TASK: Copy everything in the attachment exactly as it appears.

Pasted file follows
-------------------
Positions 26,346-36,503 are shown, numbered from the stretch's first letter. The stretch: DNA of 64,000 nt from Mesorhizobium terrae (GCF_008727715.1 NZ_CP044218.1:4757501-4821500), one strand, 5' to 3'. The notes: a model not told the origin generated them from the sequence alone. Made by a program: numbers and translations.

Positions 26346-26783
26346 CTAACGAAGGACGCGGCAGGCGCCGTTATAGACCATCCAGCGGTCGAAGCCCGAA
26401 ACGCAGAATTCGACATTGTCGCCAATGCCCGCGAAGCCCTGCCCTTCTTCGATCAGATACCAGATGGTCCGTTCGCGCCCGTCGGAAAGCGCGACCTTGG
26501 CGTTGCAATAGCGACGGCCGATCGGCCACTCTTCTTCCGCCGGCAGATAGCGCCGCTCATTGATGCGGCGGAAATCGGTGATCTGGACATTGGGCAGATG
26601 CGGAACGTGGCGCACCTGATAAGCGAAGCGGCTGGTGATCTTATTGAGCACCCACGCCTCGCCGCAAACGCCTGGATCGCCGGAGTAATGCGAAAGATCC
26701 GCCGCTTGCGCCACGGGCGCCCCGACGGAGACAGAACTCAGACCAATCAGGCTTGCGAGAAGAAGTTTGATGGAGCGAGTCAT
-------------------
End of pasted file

Positions 26,346-36,503 are shown, numbered from the stretch's first letter. The stretch: DNA of 64,000 nt from Mesorhizobium terrae (GCF_008727715.1 NZ_CP044218.1:4757501-4821500), one strand, 5' to 3'. The notes: a model not told the origin generated them from the sequence alone. Made by a program: numbers and translations.

Positions 26346-26783
26346 CTAACGAAGGACGCGGCAGGCGCCGTTATAGACCATCCAGCGGTCGAAGCCCGAA
26401 ACGCAGAATTCGACATTGTCGCCAATGCCCGCGAAGCCCTGCCCTTCTTCGATCAGATACCAGATGGTCCGTTCGCGCCCGTCGGAAAGCGCGACCTTGG
26501 CGTTGCAATAGCGACGGCCGATCGGCCACTCTTCTTCCGCCGGCAGATAGCGCCGCTCATTGATGCGGCGGAAATCGGTGATCTGGACATTGGGCAGATG
26601 CGGAACGTGGCGCACCTGATAAGCGAAGCGGCTGGTGATCTTATTGAGCACCCACGCCTCGCCGCAAACGCCTGGATCGCCGGAGTAATGCGAAAGATCC
26701 GCCGCTTGCGCCACGGGCGCCCCGACGGAGACAGAACTCAGACCAATCAGGCTTGCGAGAAGAAGTTTGATGGAGCGAGTCAT